Recent headlines in British newspapers announce another controversy about Islam and Muslims. This time it is not a novel or another stupid cartoon to challenge the very much stressed British Muslim population, but instead a branch of science: genetics. Indeed, Prof Steve Jones, one of Britain’s most eminent geneticists, who lectures at University College London, has warned at The John Maddox Lecture at the Hay Festival that the level of inbreeding among the nation’s Muslims is endangering the health of future generations.The professor, as any anthropologist working with Muslim populations, particularly from South Asia, had observed that among British Muslims there is a high rate of first-cousin marriages. For instance, some scholars have reported that in Bradford up to 70 per cent of marriages are between relations, with more than half involving first cousins.
Of course, Prof Steve Jones has touched a sensitive topic, but let me say that there is a need that this topic be discussed and Muslim communities have only two choices: to be part of the discussion or to be discussed by others. The reaction that I have seen at the present seems to suggest the second option, as often happens. Indeed, the reply has been defensive, as in the case of Mohammed Shafiq, the chief executive and a founding member of the Ramadhan Foundation,
British Muslims criticize the description of inter-Muslim marriage as ‘Inbreeding’, warning that the term demonizes the image of the sizable minority. Obviously, we don’t want any children to be born disabled who don’t need to be born disabled, so I would advise genetic screening before first cousins marry.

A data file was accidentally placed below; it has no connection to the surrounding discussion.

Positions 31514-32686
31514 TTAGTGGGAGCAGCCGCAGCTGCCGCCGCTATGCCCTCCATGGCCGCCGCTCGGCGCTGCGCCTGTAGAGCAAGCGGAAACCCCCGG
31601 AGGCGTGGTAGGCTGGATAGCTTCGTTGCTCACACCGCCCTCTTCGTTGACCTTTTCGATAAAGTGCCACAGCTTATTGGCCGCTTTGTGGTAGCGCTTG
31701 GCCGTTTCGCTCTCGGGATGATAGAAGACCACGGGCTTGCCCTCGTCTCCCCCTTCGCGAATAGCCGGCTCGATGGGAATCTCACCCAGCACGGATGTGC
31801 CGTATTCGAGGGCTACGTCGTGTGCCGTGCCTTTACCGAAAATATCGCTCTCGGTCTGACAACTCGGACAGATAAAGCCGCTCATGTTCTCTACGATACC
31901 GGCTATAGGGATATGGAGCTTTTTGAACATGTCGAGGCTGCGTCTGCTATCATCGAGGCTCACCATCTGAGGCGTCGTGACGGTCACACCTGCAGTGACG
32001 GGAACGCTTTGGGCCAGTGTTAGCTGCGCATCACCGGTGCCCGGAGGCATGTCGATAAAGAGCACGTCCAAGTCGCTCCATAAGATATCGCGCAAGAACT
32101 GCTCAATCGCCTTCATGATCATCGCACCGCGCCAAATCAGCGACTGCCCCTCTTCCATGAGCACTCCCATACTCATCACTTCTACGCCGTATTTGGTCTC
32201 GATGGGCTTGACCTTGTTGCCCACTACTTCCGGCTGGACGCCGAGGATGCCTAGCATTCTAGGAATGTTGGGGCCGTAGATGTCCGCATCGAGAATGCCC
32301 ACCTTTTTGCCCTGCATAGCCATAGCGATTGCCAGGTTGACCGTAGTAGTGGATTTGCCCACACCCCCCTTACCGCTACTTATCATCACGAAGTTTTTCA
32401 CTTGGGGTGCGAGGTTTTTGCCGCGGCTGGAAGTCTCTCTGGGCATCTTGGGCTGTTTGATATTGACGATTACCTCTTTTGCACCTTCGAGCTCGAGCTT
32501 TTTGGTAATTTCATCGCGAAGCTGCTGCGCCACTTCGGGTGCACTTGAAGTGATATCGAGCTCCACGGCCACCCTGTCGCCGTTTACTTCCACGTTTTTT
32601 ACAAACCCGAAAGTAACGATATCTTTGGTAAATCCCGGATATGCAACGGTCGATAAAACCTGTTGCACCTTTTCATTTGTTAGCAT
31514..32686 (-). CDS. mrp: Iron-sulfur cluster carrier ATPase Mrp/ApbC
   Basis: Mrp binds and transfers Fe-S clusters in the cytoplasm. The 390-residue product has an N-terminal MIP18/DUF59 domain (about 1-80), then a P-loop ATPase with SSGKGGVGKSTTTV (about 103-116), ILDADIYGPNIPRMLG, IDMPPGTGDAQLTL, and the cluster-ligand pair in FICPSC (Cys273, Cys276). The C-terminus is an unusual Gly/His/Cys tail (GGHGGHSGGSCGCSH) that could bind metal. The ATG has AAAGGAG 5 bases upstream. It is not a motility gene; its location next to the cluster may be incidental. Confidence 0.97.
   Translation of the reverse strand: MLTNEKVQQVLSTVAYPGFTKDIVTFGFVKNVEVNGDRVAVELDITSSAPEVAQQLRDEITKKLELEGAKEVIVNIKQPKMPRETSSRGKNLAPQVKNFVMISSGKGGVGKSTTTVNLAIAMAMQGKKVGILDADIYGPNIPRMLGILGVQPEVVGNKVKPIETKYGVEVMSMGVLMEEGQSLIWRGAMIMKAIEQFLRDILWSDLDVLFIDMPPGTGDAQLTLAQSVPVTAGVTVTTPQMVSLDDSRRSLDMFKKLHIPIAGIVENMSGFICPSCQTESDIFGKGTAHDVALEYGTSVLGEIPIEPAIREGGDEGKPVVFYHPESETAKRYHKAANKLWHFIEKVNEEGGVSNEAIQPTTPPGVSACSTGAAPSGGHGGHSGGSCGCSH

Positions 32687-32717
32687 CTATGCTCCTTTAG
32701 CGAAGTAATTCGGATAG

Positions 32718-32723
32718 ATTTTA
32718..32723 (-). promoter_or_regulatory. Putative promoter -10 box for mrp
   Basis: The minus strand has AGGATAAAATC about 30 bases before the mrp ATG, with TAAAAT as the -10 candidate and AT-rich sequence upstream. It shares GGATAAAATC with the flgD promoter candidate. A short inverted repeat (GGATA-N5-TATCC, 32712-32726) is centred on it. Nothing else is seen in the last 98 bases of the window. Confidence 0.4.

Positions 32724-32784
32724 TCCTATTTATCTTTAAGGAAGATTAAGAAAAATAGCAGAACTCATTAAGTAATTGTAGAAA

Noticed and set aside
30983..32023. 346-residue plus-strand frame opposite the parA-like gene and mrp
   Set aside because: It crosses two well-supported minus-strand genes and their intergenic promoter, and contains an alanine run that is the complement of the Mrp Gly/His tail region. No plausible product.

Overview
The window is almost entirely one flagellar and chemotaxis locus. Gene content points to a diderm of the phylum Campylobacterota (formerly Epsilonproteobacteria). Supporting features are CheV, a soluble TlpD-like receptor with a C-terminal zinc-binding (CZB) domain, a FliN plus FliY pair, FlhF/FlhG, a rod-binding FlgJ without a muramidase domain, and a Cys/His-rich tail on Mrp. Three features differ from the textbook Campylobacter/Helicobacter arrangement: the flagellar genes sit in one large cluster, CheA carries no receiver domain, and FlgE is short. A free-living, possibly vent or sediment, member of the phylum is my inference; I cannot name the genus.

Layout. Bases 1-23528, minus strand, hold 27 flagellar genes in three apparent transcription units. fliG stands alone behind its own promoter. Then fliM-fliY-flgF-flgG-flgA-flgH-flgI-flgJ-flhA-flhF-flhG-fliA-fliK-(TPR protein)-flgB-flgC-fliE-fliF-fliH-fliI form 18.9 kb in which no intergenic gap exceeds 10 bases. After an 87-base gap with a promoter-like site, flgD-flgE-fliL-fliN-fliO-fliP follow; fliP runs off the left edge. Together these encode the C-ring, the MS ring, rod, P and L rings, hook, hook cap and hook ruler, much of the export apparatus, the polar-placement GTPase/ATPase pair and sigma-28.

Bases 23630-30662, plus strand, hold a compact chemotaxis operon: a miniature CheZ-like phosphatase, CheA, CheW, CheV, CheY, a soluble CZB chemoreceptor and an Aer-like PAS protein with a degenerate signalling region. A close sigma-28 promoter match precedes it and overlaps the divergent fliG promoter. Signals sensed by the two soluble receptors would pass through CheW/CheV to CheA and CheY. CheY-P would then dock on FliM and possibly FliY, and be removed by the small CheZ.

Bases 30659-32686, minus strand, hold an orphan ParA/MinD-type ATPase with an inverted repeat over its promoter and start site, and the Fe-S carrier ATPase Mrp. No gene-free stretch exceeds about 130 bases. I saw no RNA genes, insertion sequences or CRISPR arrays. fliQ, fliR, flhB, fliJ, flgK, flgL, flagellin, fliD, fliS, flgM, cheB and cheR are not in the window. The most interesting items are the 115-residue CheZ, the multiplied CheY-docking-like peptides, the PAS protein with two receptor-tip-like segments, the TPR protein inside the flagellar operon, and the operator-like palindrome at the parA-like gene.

Using language like ‘inbreeding’ to describe cousins marrying is completely inappropriate and further demonizes Muslims. Many inter-Muslim marriages result in healthy children. I know many Muslims who have married their cousins and none of them have had a problem with their children.
Let me also address one clear misunderstanding: ‘inbreeding’, in the jargon of geneticists and other biologists, is the correct terminology. The word is not any more offensive than the usage of ‘native’ among anthropologists. The issue is, as I will explain below, how this data and ‘terminology’ may be misused politically and racially. Yet we cannot stop research only because of this risk and sadly in the academic study of Muslim communities today, the risk that rogue politicians and racists in general may misuse valid scholarly research by valid scholars is very high.
Another important aspects is that ‘cousin marriage’ has nothing to do with Islam as a religion (or with religion in general). It is a cultural-social tradition with rationale behind it. I have no space here to discuss in detail these aspects, but you may wish to read Alison Shawan’s Negotiating risk: British Pakistani Experiences of Genetics. So, some may ask: why do Prof. Jones and others refer to Muslim marriages instead of, say, Pakistani or Arab marriages? One of the reasons for this is that many Pakistanis and Arabs, as well as others whom happen to be born into, or convert to, Islam, tend to emphasize and stress their religious affiliation in almost every aspect of their lives.
There is nothing wrong with this, but of course the rhetorical expression has inevitably migrated from usage inside of the community to general public usage. Hence, many things may appear to be Islamic/Muslim even when they have little to do with religion.
Endogamous marriages, such as first degree cousin marriages, were historically among the most common form of marriage, also in the mediterranean area (just to say, my maternal grandparents were indeed first-cousins themselves). Professor Robin Fox has suggested that that 80% of all marriages in history have been between second cousins or closer. However, this does not mean that research, such as that which Prof. Jones has presented, is not serious or correct in raising the alarm.
Had some British Muslims, instead of starting a new, possibly back-firing, futile polemic, Googled a few words such as ‘inbreeding’ ‘Arabs’ or ‘Muslims’, they would have discovered that Arab universities, such as Qatar, are investing a considerable amount of research money in similar genetics research. For instance, Qatar has introduced premarital genetic screen for all. Indeed, Dr Teebi Sai was not wrong in observing that ‘The issue here is not the cousin marriage, the issue here is to avoid the disease’ but also he has added: